Time in Words
April 14, 2010 — Code
The trend during the past several years towards labels like:
2 hours ago
instead of timestamps like:
is something I’ve never been completely comfortable with. I think the problem the wordy labels try to solve (quick understanding of a point in time relative to the present) is real and I think they are a decent solution, but they create another problem in the process.
I experience this new problem most often on my cell phone which tells me that I received a call
1 hour ago, meaning anything from 60 to 119 minutes ago. If I was on a call with a client and I need to know how long it was for billing purposes,
1 hour ago is not good enough. Why do I get a more precise time if I look at the call log in a week when it gives up trying to use words and tells me the actual date and time the call was started?
Web sites which list user content in non-chronological order (eg: Stack Overflow) often do this too, making it hard to determine what was written first, which is vital if the content is at all conversational. Again, come back in a week and it will be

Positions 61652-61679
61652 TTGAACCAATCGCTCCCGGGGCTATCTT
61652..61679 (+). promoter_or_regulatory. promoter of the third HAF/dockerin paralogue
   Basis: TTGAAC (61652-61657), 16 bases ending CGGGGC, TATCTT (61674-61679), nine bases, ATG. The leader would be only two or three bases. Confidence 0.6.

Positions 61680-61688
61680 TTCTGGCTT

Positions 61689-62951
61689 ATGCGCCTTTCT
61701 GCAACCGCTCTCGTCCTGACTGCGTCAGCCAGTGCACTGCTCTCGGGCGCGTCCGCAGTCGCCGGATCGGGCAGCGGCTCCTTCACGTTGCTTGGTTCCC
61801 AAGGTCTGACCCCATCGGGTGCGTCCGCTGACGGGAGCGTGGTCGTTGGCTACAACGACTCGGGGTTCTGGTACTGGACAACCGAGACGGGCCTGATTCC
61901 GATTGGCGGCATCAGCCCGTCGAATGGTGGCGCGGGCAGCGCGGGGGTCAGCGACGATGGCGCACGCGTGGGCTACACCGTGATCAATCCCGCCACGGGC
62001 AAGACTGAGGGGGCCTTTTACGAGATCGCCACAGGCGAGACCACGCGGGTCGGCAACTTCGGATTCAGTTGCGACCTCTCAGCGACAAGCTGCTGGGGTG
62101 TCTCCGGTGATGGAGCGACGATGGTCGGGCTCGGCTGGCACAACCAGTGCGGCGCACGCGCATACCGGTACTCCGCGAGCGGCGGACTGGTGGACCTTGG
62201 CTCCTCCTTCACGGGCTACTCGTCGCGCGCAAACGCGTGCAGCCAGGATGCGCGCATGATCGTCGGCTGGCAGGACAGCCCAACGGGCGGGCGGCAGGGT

10:42am instead of
2 hours ago, but why can’t we know the exact time when it was just a few hours ago? Often that’s when you need it the most.
Unfortunately I don’t have a great alternative solution to this problem. Using a combination of the two:
2 hours ago (10:42am)
10:42am (2 hours ago)
is a obvious but inelegant (and potentially confusing) answer. In some situations colors or shading could be used to indicate the relative position of a given timestamp, for example:
But this is only applicable in situations like above where many timestamps are listed together, since we don’t have any natural associations between colors and the idea of “recentness” (though perhaps there’s a metaphor that I haven’t thought of like red for hot/recent). Text size could also be used, like this:
but it looks a little goofy. Tag clouds seem to work, but again that’s many things listed together so the visual differences become immediately apparent, if not their meaning.
If anyone has a better idea, please post a comment.
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